Some people have a sweet tooth. I think I have several. I was never one to say no to anything sweet, and it runs in the family, so it wasn't considered a bad thing either. As I grew older however (and somewhat wiser, I like to think), and concerns about consuming sugar increased, I tried to stay away from too much sweet stuff. It was hard though, considering that I always craved for something sweet after every meal, even if it was just a tiny bit.
Over time, an easy way for me to transition from sugar laden treats was to eat fresh fruit for dessert. They provided the perfect satisfaction to curb that 'need' for a little something sweet at the end of dinner.
Fortunately for me, I am able to get great local seasonal fruit throughout the year. After regularly shopping for produce, I have also learned to discern among the varieties available, and have mostly zoomed in on my favorite farmers for each type, so I have started to enjoy the best of the season even more.
I really look forward to Pomelos in winter, for instance, which I had ignored initially. It was one of the things that drove me to ask, "Where were you all these years?" I also know now which Apples and Oranges of the season I prefer. May is for Cherries, and late summer is for stone fruit and Strawberries. Incidentally, I have found that strawberries taste better in late summer or early fall even though they are always attributed to spring. Figs are fragile beauties that are seen rarely so I buy them when I see them, and of course nothing says fall like Persimmons and Pears. Good Pears have a really short season here, but certain fruit stands have Pears that are really outstanding.
When fresh fruit is prepared and served, it does feel more like a elegant dessert or its own course, rather than when it is grabbed hurriedly from the fruit basket or fridge. Since there are no recipes needed here, all I am going to do is post some photos of my favorite ways to prepare fruit, with some serving suggestions.
Strawberries: Slice off the bottoms, then cut each strawberry in half, and slice into bit sized pieces. Serve in a bowl, over a small scoop of vanilla bean ice-cream, about half of the volume of strawberries.
Persimmons: Slice off the green top. Peel the persimmon, then very thinly slice along the latitude, and serve in a wide plate. This works for just ripe Fuyu persimmons. Chill for a bit before eating.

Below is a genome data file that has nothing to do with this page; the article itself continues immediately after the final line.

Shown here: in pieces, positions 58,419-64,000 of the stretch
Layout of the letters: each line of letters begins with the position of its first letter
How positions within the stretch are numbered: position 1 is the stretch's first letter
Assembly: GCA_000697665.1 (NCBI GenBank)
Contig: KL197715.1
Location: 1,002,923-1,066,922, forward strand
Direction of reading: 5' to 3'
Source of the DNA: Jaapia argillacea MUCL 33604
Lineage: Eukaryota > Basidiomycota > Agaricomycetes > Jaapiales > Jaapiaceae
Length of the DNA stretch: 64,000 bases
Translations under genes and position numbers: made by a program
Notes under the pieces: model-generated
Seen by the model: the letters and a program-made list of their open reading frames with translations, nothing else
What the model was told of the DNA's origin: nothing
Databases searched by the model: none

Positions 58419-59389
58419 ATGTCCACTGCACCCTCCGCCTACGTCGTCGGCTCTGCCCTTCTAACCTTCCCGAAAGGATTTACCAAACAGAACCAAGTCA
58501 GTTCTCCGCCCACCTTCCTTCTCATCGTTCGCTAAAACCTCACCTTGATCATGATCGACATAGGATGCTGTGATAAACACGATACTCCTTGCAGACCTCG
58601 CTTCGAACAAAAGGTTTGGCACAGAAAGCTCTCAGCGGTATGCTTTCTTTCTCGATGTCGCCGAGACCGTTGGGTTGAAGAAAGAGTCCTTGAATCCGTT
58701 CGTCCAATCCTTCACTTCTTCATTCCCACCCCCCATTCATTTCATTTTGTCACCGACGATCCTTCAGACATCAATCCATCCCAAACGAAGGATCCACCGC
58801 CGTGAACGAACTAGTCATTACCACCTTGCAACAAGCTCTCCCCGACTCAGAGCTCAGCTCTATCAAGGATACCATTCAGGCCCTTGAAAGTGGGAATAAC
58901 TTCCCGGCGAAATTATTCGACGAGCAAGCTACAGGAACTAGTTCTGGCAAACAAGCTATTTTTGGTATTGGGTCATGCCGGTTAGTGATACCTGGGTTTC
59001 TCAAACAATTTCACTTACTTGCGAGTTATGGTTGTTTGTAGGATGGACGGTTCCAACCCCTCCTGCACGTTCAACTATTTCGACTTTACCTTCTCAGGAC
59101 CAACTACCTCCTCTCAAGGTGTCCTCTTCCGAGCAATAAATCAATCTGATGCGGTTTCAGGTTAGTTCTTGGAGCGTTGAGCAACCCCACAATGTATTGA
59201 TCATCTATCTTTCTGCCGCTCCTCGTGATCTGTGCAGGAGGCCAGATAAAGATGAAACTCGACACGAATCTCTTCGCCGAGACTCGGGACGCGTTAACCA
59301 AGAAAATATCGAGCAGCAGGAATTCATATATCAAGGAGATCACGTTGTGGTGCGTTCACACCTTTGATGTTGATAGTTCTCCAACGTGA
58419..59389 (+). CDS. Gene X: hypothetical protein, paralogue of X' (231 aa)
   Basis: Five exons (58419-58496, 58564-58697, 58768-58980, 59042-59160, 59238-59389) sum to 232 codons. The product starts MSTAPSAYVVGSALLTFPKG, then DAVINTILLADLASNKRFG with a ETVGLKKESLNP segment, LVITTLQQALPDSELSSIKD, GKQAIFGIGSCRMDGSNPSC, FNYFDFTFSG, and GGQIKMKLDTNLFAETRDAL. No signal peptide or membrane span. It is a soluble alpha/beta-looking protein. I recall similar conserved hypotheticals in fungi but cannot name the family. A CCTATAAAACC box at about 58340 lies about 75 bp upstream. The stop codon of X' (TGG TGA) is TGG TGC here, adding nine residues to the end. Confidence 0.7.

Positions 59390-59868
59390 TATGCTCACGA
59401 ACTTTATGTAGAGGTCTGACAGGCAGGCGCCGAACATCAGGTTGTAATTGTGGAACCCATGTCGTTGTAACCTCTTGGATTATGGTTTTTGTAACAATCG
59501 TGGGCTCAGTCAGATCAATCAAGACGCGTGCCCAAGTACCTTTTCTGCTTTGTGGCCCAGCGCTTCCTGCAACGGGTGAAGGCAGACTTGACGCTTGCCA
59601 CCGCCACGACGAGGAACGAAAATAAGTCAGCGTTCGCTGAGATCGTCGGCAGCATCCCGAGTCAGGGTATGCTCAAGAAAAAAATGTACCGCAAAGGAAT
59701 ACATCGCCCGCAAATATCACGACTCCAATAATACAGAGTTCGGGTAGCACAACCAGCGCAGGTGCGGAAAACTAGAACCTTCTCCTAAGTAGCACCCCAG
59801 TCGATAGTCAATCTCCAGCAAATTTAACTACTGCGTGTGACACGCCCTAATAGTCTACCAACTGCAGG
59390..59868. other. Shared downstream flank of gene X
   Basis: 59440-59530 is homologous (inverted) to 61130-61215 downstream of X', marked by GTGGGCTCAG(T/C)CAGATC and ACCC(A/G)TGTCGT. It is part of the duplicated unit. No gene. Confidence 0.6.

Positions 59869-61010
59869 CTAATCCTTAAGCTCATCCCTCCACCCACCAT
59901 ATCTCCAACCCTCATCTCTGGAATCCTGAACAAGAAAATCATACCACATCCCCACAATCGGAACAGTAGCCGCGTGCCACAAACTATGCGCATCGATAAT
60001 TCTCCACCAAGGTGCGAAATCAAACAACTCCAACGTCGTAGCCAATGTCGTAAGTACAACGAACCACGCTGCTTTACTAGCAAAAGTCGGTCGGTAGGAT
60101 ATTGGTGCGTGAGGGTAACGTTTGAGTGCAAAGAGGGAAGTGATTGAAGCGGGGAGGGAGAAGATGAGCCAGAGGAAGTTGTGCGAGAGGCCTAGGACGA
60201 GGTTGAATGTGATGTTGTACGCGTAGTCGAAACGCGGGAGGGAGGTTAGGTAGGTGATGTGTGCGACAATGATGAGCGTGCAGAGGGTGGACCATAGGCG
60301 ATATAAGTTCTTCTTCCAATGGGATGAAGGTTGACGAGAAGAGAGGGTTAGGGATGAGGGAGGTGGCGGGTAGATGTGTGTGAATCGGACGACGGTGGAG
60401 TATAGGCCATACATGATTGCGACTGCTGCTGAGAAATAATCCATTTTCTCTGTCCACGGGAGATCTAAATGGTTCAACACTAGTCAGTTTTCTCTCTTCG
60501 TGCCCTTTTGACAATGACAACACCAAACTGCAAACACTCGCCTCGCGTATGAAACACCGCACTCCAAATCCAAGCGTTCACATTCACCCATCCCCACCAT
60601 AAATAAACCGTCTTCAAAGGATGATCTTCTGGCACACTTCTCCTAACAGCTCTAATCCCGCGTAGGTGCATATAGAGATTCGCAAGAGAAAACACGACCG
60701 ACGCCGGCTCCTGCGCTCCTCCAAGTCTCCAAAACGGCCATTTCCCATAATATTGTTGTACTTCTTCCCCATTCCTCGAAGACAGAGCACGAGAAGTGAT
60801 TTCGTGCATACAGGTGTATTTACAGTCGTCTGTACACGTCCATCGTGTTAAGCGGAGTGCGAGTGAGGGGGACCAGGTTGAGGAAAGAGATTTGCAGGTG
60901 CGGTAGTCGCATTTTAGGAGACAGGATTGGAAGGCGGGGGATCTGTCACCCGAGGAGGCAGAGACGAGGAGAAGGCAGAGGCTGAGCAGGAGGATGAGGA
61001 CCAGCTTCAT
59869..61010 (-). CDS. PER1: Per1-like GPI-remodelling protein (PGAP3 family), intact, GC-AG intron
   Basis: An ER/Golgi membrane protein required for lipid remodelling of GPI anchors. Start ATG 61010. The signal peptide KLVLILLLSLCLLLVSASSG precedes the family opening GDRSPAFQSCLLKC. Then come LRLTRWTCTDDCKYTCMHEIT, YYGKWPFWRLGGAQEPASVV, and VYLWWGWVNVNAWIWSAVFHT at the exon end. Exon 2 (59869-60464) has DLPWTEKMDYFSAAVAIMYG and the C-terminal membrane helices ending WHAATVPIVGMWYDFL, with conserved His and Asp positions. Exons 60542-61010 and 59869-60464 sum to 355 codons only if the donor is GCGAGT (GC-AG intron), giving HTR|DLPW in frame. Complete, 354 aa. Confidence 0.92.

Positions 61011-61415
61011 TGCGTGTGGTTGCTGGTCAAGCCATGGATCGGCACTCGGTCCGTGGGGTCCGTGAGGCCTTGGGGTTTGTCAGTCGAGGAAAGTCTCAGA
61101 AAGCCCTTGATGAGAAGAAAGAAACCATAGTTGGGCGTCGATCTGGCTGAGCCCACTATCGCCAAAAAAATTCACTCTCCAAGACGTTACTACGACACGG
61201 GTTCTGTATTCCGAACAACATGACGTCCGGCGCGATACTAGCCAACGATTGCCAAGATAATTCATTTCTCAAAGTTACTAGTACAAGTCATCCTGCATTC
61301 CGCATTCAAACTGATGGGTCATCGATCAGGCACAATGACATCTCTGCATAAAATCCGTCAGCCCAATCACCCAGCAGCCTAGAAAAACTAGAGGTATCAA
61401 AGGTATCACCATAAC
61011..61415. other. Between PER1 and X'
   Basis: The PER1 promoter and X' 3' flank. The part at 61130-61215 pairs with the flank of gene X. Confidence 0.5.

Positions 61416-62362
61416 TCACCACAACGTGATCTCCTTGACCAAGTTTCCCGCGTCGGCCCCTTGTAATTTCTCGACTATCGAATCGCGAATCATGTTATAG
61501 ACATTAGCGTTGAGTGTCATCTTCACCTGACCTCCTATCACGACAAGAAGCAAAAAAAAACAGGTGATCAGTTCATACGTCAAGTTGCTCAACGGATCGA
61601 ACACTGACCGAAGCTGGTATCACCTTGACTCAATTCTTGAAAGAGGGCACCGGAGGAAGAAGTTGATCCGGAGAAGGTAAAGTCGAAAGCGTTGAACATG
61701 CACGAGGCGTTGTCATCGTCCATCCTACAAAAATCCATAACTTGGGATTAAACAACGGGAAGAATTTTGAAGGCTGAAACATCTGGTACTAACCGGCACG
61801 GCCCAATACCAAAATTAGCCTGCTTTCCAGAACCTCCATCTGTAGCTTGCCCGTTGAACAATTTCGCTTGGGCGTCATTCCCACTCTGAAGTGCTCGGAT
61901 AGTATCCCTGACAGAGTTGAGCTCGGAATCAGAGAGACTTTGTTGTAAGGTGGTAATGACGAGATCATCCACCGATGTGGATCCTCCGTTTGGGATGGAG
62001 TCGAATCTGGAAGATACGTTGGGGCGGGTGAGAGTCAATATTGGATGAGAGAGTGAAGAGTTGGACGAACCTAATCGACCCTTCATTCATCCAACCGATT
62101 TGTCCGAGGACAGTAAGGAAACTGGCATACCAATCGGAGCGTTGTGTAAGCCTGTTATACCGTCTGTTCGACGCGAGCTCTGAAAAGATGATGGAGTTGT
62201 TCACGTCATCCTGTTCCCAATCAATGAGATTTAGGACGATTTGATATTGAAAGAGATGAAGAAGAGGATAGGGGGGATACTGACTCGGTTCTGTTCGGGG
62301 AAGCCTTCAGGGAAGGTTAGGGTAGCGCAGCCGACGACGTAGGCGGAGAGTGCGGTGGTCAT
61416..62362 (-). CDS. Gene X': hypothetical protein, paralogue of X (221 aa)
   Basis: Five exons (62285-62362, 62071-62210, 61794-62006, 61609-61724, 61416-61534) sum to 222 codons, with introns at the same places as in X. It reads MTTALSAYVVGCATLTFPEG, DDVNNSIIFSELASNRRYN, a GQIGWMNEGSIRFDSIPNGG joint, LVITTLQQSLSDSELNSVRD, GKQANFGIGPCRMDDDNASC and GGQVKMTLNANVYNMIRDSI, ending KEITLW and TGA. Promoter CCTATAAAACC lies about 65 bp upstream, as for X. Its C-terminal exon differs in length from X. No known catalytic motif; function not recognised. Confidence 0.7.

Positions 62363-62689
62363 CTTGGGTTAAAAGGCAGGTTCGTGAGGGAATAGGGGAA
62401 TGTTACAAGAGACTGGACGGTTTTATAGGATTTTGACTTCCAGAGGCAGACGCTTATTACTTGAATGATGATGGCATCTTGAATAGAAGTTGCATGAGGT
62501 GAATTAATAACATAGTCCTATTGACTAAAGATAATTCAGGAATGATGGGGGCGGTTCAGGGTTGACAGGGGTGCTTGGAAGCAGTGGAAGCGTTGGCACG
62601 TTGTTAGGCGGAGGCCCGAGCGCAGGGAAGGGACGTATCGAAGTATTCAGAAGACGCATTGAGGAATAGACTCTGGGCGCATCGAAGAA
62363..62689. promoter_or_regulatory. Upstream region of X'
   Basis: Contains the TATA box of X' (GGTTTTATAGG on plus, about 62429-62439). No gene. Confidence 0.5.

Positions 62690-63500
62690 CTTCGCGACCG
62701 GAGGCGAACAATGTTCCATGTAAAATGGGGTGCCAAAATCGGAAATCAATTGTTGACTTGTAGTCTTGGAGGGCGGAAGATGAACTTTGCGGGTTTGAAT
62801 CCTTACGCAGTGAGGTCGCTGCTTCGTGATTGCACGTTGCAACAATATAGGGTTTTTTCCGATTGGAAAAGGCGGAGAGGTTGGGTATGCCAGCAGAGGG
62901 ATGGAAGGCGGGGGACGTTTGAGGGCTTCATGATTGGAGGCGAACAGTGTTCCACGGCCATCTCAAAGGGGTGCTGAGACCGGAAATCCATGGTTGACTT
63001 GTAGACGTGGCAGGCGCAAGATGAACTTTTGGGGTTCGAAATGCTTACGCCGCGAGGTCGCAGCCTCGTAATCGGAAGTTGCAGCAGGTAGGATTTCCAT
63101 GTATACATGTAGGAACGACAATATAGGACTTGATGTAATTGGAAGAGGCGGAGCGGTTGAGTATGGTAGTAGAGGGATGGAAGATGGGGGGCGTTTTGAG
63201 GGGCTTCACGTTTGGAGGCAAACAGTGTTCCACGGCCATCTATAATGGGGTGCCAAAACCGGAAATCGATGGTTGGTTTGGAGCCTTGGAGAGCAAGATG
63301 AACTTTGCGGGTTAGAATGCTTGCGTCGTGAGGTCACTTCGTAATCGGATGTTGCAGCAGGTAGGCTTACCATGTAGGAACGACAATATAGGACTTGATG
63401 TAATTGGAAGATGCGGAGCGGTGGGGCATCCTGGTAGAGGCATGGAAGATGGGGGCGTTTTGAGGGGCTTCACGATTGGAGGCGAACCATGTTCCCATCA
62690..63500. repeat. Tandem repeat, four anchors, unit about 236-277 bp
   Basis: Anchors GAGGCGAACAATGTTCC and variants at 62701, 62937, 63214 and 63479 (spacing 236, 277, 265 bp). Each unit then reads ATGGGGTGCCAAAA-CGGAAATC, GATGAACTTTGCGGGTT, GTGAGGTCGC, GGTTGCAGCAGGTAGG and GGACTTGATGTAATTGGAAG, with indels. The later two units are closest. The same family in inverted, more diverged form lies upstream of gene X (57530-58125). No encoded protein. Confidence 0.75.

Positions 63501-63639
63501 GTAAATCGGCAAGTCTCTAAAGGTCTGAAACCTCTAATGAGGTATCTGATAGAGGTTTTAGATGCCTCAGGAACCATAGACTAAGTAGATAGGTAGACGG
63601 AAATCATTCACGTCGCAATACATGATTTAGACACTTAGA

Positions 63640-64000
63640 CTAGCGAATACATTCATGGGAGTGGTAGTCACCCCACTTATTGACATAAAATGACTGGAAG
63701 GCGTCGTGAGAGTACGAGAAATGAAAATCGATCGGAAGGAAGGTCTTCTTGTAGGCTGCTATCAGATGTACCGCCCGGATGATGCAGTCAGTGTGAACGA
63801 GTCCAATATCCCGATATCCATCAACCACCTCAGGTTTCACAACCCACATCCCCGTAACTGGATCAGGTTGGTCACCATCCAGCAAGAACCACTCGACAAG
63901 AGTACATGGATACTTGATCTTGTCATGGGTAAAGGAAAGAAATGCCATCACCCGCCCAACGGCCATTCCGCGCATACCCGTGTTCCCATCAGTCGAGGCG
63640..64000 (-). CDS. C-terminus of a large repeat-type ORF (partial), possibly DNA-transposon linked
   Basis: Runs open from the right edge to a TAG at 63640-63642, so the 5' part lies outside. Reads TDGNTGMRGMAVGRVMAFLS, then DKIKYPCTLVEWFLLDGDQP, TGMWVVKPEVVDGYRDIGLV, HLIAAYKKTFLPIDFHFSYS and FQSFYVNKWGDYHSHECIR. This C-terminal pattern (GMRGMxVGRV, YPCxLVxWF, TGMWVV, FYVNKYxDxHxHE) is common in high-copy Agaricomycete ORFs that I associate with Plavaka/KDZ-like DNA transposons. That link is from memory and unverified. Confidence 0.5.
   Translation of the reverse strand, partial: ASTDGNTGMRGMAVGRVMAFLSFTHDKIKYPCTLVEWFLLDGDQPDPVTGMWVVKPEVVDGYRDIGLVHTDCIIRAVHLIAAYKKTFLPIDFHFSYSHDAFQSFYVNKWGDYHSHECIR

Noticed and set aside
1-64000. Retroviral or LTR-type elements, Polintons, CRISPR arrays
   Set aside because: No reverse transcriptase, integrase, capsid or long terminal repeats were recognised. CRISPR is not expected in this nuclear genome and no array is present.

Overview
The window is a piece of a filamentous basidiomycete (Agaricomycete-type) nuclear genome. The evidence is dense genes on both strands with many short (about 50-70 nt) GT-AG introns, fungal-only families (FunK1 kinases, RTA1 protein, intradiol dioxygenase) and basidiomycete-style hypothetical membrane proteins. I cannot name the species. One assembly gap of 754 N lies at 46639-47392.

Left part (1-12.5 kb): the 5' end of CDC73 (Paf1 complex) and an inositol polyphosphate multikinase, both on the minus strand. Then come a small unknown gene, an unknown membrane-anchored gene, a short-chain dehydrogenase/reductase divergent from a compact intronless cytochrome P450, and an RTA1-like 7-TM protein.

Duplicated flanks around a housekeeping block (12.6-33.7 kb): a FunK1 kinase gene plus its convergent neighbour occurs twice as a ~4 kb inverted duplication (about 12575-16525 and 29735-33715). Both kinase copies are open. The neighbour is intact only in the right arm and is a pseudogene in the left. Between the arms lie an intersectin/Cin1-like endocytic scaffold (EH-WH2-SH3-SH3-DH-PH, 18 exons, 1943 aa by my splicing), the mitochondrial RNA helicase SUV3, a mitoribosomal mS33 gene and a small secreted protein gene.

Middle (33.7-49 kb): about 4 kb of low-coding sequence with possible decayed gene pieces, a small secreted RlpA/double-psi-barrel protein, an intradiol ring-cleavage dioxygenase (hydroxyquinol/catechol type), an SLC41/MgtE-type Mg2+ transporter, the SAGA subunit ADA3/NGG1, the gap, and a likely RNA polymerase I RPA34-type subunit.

Apples: Peel the apple. This is optional, but I love it that way. Remove the core, then thinly slice the apple and fan out into a wide plate. If the apple is not top notch, drizzle a little honey and a touch of cream. (A friend was quite shocked when I told her that I like to eat peeled apples, but this is about eating fruit for dessert.)
Oranges: Slice off the top and bottom end of the orange. Cut off the skin, cutting very closely to the flesh with a small paring knife until you have a bright orange ball left. Slice thinly along the latitude, or cut into segments.
L: Three type of oranges: navel, blood red, and fukumoto
R: Also blood oranges, but with many beautiful shades
Figs: Slice off the top and a bit of the bottom. Either serve whole or cut into halves.
Raspberries: Chill in the fridge and eat. Why mess with perfection.
Berries with orange scented whipped cream: Whip some heavy cream with a bit of sugar, and lots of orange zest. Serve it with strawberries, raspberries, or a combination.
Kumquats: If you are lucky enough to find them, remove the stems, wash, place in a bowl, and grab a few every time you pass the bowl.
Fruit Platter: I found this picture of fruit that I had prepared for a picnic a while back. Chunks of cantelope, sliced kiwi, strawberries with bottoms chopped off, and watermelon sliced into wedges. All you need is a fork.
While I was looking through pictures that I could use for posting here, I realized that I had already posted several pictures and to some extent even written about eating fruit on it own, proving my own point. See - cherries, mangoes, persimmons, pluots, strawberries, watermelon!
To redeem for the fact that I have a post with no recipe, I am going to let you in on a secret. I have been maintaining a parallel blog, which is a much untidier and more casual space. The main reason for having the other blog is that even though I try to make time to cook, many times there just isn't time to photograph the food, or to upload the photos, or to write about a dish in great detail. So that blog is where I keep notes, quick posts on what I cooked, what worked, what didn't, and many other things, and it is aptly called "Evolving Notes". If this main blog is the dining room, then think of the other one as the kitchen.
It is open by subscription, so if you would like to take a peek, just send me an email to evolvingtastes[at]gmail[dot]com, and I will add you to the list.